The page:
It was hard to ignore the recently-concluded nuptials of Philippine celebrity couple Dingdong Dantes and Marian Rivera. The news of their “royal wedding” was all over the local mainstream and social media. Their highly-anticipated wedding has been the talk of the town for months. The appearance of no less than Philippine President Benigno Simeon (BS) Aquino as the couple’s Witness of Honor probably helped build the hype even more. The country’s current who’s who were present during the celebration including queen of talk show and Presidential sister, Kris Aquino:
While a lot of people were excited about the wedding celebration, I couldn’t help but feel a bit turned-off by the blatant display of decadence. There is no doubt that the telegenic couple looked beautiful on their “special day” but I couldn’t stop thinking about what the poor people are thinking about the extravagant celebration.
The GMA-7 actor arrived at the wedding venue in a black Ducati motorcycle, wearing a Randy Ortiz cream suit. Meanwhile, the stunning bride wore a Michael Cinco ecru lace wedding gown studded with Swarovski crystals and a pearl tiara.
|SUPPORT INDEPENDENT SOCIAL COMMENTARY!|
Subscribe to our Substack community GRP Insider to receive by email our in-depth free weekly newsletter. Opt into a paid subscription and you'll get premium insider briefs and insights from us daily.
Subscribe to our Substack newsletter, GRP Insider!
Why do some members of the Philippine elite feel the need to show off their wealth knowing millions of Filipinos suffer in abject poverty? I thought I was the only one who felt the wedding was over the top, but a lot of folks on Twitter agreed with my view that the excessive display of wealth left a bad taste in the mouth particularly since millions of Filipinos struggle to find their next meal everyday.
The venerable lawyer, Ferdinand Topacio even reminded us that there is a law against “thoughtless extravagance” specifically Article 25, Chapter 2: Human Relations under the Philippine Civil Code, which states:
Art. 25. Thoughtless extravagance in expenses for pleasure or display during a period of acute public want or emergency may be stopped by order of the courts at the instance of any government or private charitable institutions.
The country’s leading Forensic Pathologist Raquel Fortun who held the view that the 2 million peso wedding gown was excessive asked this question: “But what court will stop the wedding though?” What court, indeed? Especially since BS Aquino gave his blessing for the wedding to go ahead and had time for it despite his “busy” schedule. Likewise, motorists and commuters along E. Rodriguez and other streets near the Immaculate Conception Cathedral were even rerouted in Cubao, Quezon City during the big day.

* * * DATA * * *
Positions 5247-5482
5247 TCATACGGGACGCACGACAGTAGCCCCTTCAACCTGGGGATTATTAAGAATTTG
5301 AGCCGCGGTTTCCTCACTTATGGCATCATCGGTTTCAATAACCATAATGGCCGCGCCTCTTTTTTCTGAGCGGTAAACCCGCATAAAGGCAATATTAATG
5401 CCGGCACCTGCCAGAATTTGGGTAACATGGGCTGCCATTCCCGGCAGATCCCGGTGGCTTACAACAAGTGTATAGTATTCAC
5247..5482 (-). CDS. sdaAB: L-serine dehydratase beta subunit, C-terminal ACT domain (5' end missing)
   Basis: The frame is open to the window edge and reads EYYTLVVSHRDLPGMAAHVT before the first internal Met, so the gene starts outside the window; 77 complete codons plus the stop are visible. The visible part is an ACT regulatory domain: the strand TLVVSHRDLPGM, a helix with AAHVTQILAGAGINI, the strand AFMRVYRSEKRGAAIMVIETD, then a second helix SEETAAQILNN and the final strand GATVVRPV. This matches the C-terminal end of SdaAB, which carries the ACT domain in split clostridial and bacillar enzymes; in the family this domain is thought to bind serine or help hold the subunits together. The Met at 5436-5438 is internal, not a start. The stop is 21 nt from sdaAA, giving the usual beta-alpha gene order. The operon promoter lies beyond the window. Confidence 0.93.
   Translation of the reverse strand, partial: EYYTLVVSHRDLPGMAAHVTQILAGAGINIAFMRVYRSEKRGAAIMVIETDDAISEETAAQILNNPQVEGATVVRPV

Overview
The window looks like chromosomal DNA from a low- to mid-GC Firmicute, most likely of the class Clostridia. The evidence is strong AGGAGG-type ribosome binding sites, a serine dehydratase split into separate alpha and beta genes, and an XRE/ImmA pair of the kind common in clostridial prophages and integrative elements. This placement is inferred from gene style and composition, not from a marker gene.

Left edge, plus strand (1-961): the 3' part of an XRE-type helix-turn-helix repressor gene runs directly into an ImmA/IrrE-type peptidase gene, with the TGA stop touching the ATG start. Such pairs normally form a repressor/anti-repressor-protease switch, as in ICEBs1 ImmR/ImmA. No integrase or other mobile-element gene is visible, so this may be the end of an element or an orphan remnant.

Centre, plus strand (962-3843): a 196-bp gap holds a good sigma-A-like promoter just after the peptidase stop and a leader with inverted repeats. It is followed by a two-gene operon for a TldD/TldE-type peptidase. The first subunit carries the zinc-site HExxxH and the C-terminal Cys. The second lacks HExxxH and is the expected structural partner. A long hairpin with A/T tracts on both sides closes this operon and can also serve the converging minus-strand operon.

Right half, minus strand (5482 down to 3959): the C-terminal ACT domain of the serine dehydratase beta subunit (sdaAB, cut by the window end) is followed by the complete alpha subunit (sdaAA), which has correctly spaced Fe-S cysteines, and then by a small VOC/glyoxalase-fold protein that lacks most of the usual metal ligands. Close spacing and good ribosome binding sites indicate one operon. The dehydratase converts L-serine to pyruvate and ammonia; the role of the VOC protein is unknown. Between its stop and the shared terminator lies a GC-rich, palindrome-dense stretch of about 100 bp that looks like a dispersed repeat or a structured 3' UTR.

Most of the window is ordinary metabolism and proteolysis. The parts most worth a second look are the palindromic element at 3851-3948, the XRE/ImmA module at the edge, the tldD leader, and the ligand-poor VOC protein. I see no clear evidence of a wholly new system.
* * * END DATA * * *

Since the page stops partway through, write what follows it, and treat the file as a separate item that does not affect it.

Fortun also said that one can argue that “thoughtless extravagance” might be viewed as subjective since the Philippines is not in a “period of acute public want or emergency”. To which I responded that in my opinion, the Philippines has been in a permanent period of acute public want or emergency for a long time.
The below quote from a blogpost explains the concept behind the civil code:
1. Reason for Curtailing Thoughtless Extravagance
Thoughtless extravagance during emergencies may incite the passions of those who cannot afford to spend.
2. Who can Bring the Action?
Only a charitable institutions (whether government or private) may bring the action. The Mayor of a city, should he desire to stop an alleged display of extravagance by a social organization cannot summarily order the stopping all by himself. He has to ask for a court order. A Mayor indeed cannot just take the law into his own hands, no matter how noble or sincere his motive may be.
In the case of the Dingdong Dantes-Marian Rivera wedding, hardly anyone from the public complained about the excesses during the celebration. And it was obvious that no one was going to stop the event for the wedding of the year.
This brings us to the part where the author of the Civil Code failed to consider the fact that sadly, Filipinos in general do not see anything wrong with “thoughtless extravagance in expenses for pleasure or display during a period of acute public want or emergency.” A lot of Filipinos even go gaga over the actions of the elite who act like members of the royal family.
There are times when I thought that the decadence of the Philippine elite will somehow push the masses over the edge into finally storming the country’s gated communities. But I don’t think Filipinos have it in them to demand for a sense of decency from people who can make a difference in their future. Until then, those who suffer from abject poverty will remain where they are. How they can live in miserable state is beyond me. It seems their wretched existence is not enough to make them rebel against excess.
[Photo courtesy GMA Network.]
In life, things are not always what they seem.